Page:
Taking place on the nights of January 2 and 3, the flights were the final precursor to the bombardment operation. “The planes arrived over Munda Point at about midnight on each of these nights and harassed the airfield area with 500-lb. bombs (four each plane), 30-lb. demolition bombs, motor shells, and flares,” Crowley reported. “This harassing was extended over a period of two to two-and-a-half hours each night.”
In addition to harassing the Japanese, the two night’s worth of bombing allowed Crowley and his men to become familiar with the Munda area for the pending mission.
Sailing Through the Dark
The transports arrived safely at Guadalcanal and unloaded their occupants during the early evening hours of January 4. The completion of the reinforcement operation signaled the start of the bombardment mission, and Admiral Ainsworth departed the area for the dash north in direct command of five warships.
The operational plan called for the group to approach Munda from the south, the only area accessible from the sea, and turn parallel to the coast before opening fire. After an hour’s barrage, the force would begin the journey home to be largely out of harm’s way by morning light.
At 8 pm, Task Force 67 split into two groups at a position southwest of the Russell Islands. The bombardment force consisted of the light cruisers Nashville, Helena, and St. Louis and the destroyers Fletcher and O’Bannon. Admiral Ainsworth chose the three cruisers based on flag facilities, radar equipment, and available ammunition; he used Nashville as his flagship. The remaining cruisers and destroyers of the task force would remain on patrol in the Guadalcanal area to ensure the safe departure of the transports.
The ships of the bombardment force were operating in the dark as they sped toward Rendova at 26 knots. Knowing full well that secrecy was the key to the success of his mission, Ainsworth was careful to keep the ships well clear of coastal areas and potential Japanese lookouts, and his navigators used radar fixes and echo-ranging gear to keep the ships away from known coral reefs.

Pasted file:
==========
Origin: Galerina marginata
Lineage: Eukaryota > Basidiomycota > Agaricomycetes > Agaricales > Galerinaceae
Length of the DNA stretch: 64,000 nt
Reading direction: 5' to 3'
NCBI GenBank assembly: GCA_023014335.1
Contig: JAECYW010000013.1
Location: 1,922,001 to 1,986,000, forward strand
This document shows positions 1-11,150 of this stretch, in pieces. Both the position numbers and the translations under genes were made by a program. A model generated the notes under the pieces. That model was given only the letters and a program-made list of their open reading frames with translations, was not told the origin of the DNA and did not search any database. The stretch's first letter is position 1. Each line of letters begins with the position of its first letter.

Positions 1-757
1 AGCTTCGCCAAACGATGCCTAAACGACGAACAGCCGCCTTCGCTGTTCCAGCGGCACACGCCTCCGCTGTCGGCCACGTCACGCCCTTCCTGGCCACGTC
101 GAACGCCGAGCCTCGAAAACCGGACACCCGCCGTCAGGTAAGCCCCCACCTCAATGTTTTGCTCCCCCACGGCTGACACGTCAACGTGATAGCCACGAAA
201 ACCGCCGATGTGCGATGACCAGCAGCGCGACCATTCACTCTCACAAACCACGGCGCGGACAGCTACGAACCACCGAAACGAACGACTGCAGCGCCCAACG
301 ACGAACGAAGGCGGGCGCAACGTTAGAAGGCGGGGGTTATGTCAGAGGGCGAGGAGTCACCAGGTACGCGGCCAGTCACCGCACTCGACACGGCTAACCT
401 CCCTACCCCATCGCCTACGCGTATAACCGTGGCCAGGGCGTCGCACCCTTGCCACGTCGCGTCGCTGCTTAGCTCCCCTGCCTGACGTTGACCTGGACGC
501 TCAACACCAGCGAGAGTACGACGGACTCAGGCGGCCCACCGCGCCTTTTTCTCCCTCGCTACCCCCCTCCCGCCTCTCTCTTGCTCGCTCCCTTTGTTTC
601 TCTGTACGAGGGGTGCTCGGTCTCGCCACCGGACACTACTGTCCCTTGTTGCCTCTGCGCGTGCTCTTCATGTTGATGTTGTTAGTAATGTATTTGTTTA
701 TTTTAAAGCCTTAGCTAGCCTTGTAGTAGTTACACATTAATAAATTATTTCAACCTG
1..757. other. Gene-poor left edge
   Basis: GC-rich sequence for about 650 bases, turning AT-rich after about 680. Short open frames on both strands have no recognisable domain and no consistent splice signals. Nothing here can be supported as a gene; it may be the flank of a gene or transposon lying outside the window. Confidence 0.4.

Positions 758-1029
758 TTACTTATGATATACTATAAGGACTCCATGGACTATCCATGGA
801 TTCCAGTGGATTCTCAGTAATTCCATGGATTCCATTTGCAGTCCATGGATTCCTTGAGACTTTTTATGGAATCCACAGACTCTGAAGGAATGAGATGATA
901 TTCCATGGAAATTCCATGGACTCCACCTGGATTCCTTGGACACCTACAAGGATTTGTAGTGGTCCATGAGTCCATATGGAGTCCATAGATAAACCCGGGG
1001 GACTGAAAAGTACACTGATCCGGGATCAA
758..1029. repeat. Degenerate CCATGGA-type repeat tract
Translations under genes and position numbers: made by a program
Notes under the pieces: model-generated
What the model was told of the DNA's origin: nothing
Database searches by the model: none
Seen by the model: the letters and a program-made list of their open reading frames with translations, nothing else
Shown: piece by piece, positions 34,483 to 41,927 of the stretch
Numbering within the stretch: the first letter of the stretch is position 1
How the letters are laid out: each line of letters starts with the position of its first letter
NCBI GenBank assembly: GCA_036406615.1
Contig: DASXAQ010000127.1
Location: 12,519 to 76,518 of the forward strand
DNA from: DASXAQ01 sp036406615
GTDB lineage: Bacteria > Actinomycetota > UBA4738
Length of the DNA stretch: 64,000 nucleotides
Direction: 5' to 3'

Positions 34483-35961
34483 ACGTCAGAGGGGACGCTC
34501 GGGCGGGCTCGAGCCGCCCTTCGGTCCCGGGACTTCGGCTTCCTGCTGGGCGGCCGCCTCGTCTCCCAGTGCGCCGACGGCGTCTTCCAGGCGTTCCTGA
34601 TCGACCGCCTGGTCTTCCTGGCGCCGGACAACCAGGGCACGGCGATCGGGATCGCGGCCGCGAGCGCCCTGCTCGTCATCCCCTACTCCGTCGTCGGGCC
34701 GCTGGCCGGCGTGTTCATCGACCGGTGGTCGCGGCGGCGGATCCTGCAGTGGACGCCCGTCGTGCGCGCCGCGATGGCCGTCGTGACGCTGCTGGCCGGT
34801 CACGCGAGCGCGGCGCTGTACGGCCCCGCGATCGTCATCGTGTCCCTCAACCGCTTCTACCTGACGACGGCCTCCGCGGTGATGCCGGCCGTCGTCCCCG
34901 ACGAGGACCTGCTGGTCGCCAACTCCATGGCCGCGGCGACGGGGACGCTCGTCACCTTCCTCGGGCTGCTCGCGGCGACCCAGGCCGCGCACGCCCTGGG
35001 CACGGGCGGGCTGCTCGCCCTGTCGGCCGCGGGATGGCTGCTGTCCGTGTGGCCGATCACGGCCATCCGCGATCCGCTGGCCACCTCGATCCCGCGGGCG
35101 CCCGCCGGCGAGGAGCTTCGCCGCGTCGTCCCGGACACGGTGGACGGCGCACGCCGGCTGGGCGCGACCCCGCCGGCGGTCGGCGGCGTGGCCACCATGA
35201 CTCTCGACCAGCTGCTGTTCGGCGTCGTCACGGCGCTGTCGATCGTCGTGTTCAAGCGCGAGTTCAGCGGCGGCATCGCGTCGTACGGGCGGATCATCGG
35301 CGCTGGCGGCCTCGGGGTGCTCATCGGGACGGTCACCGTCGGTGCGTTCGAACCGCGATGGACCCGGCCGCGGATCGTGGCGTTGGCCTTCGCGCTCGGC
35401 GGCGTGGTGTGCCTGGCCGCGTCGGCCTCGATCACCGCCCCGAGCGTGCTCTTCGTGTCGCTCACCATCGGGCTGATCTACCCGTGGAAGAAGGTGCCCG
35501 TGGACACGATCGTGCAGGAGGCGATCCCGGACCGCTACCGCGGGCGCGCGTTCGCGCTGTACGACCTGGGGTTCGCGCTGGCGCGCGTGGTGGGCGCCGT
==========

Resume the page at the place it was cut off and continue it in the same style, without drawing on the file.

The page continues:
The weather conditions seemed favorable to hide his approach. “The night of January 4 was very dark with an overcast sky and passing showers,” Ainsworth recalled. A radar-equipped Black Cat flew just ahead of the force, searching for any sign of the enemy.
Also in the air were two additional Black Cats to act as gunfire spotters. After searching the area around Rendova, the planes took station over Munda and began to harass the airfield as they had done the previous two nights and again drew heavy antiaircraft fire from the ground below.
“Each Black Cat had orders to drop flares individually and to cease illumination at zero hour minus 45 minutes,” reported Aviation Officer Crowley. “This was designed to give our surface force a well-silhouetted area as they rounded the west end of Rendova and, at the same time, to avoid illuminating our own ships when they came into range.”
Relying on Radar
Just after 11:30 pm, each of the three cruisers, starting with Nashville, catapulted off a float plane. “These planes carried four flares each and were for standby purposes only,” Ainsworth wrote. “They had orders to keep behind Rendova Island and over Blanche Strait. When the bombardment started, they were to keep to seaward and over our formation to warn us of the approach of enemy surface forces, and to warn our ships should they seem to be running into navigational dangers.” With the operation taking place deep in Japanese-held territory, the admiral wanted to take every possible precaution against being surprised by the enemy.
The weather conditions that helped to hide the approach of Ainsworth’s force now changed to favor the bombardment.